Taking Saigon

The hotel in Mui Ne, Vietnam was bad, but the AC worked great and the owner put us on a cheap and comfortable bus to Saigon. To our complete disbelief, this bus stopped less than a block from our downtown hotel (made even better by the fact that it was raining when we arrived).

They say there are nine million people and five million motorbikes in the city formerly known and still commonly referred to as Saigon. Faster, taller, brighter than Hanoi, Ho Chi Minh City buzzes with energy. A capitalist hub in this communist country.

Day 1:

– Relax in our beautiful (and clean!) room

– Pho at nearby Pho Quyen based on the recommendation of a friend (one of many great suggestions, thanks Stephen!). The spicy pho bo ke (?) is some of the best of our trip.

– Make all arrangements for the next day then hang out at a bia hoi with a group of Vietnamese teachers who make me cheer in Vietnamese with every toast.

Day 2:

– Up early. Breakfast of eggs and bread. I just eat the bread because, well, I cannot eat eggs.

– We take a city tour with the company Delta Adventures. We hit the main sights – War Remnants Museum, Reunification Palace, Chinatown market, a beautiful Chinese pagoda and temple – along with shopping stops that are interesting for only a few minutes. I sample weasel coffee (called this because this highly coveted coffee is harvested after the weasel digests it). I see rows and rows of disabled people making eggshell paintings and vases. But I’ve done all my souvenir shopping. No more room.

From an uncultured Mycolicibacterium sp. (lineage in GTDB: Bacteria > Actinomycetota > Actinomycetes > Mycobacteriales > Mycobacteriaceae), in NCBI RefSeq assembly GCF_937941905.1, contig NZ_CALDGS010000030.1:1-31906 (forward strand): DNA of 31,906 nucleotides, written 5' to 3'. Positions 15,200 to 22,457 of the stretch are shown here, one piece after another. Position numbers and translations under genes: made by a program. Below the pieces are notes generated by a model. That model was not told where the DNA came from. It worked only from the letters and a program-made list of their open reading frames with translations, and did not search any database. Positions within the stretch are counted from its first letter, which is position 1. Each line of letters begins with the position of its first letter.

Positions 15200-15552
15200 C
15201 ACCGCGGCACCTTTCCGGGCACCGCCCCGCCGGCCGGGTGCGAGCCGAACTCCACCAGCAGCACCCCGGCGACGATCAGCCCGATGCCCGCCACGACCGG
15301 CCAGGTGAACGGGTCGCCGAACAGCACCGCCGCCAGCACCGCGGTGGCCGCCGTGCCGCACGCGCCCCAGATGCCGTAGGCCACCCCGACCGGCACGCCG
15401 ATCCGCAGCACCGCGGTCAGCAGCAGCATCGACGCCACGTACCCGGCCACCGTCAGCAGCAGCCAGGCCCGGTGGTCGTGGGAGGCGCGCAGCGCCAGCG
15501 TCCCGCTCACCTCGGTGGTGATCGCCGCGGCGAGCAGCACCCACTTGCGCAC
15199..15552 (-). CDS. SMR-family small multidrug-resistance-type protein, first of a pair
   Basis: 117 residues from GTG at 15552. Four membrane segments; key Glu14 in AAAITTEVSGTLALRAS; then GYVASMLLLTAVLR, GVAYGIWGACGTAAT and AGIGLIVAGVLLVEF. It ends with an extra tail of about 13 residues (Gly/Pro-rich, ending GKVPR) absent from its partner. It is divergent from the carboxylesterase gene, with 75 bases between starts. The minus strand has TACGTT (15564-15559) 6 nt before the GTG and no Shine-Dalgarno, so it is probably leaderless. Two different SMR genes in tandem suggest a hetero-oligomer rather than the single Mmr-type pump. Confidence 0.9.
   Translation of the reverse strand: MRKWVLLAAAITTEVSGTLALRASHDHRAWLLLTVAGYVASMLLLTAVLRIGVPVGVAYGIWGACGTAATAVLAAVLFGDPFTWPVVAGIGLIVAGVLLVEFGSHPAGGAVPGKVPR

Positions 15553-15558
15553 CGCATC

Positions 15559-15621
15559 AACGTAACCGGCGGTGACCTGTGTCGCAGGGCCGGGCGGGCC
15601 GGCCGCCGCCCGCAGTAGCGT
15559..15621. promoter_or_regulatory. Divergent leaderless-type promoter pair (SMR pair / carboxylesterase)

Overall, the tour is an overview of the city, but I’m left wanting more. Many times our bus would pass by large monuments and our guide would say nothing. In other occasions, I asked her about a part of the Reunification Palace and she responded, “I don’t know, I wasn’t born then.”

Day 3: The Cu Chi Tunnels. To be discussed in my next post.

Day 4:

Hot and sunny in Saigon, we walk around the city then sit in a coffee shop drinking iced coffee and eating beef stew and carrot cake.

Siesta.

I wake with a craving for Western food. A burger to be exact. We run into a place called Café Zoom literally seconds before a quick tropical downpour hits and I order a delicious bacon cheeseburger. I haven’t eaten anything this rich and meaty for a while. I feel a little rough after.

We hang out in our room for the evening eating popcorn and coconut-flavoured peanuts (a fantastic discovery in Vietnam).

We prepare for our retreat from Saigon.

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